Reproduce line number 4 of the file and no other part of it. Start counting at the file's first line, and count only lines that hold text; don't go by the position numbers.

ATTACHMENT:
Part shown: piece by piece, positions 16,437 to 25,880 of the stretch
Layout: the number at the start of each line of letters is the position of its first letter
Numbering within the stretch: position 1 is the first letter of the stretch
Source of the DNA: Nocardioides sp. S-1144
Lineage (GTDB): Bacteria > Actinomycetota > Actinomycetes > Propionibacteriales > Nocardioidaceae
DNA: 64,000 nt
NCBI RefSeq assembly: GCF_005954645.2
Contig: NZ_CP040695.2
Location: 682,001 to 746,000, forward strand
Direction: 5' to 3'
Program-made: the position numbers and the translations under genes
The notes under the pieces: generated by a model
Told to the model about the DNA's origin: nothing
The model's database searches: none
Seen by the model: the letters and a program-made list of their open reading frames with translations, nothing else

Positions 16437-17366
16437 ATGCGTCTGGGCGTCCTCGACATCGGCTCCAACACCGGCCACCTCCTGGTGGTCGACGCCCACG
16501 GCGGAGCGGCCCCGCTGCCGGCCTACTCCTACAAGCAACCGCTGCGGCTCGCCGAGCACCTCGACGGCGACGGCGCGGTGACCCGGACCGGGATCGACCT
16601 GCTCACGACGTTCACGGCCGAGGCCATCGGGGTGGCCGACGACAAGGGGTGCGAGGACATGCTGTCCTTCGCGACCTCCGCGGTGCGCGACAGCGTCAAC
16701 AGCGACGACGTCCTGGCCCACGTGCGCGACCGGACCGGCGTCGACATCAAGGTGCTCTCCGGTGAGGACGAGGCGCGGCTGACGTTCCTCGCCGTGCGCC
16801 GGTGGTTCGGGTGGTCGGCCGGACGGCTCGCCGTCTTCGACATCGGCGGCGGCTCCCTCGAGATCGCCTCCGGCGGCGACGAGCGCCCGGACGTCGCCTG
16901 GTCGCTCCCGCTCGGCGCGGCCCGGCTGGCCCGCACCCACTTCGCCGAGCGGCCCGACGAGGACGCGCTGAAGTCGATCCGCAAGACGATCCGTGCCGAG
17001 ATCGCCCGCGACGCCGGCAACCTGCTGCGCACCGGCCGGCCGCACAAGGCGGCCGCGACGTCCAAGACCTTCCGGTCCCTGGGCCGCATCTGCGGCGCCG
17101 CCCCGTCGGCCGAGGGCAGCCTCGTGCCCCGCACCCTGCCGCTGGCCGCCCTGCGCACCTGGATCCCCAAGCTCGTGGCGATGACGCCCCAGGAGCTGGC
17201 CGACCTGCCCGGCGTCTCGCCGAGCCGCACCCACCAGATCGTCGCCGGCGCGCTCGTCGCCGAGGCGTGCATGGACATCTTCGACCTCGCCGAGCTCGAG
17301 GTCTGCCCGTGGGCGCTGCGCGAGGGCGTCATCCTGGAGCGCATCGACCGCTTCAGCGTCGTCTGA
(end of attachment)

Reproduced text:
Source of the DNA: Nocardioides sp. S-1144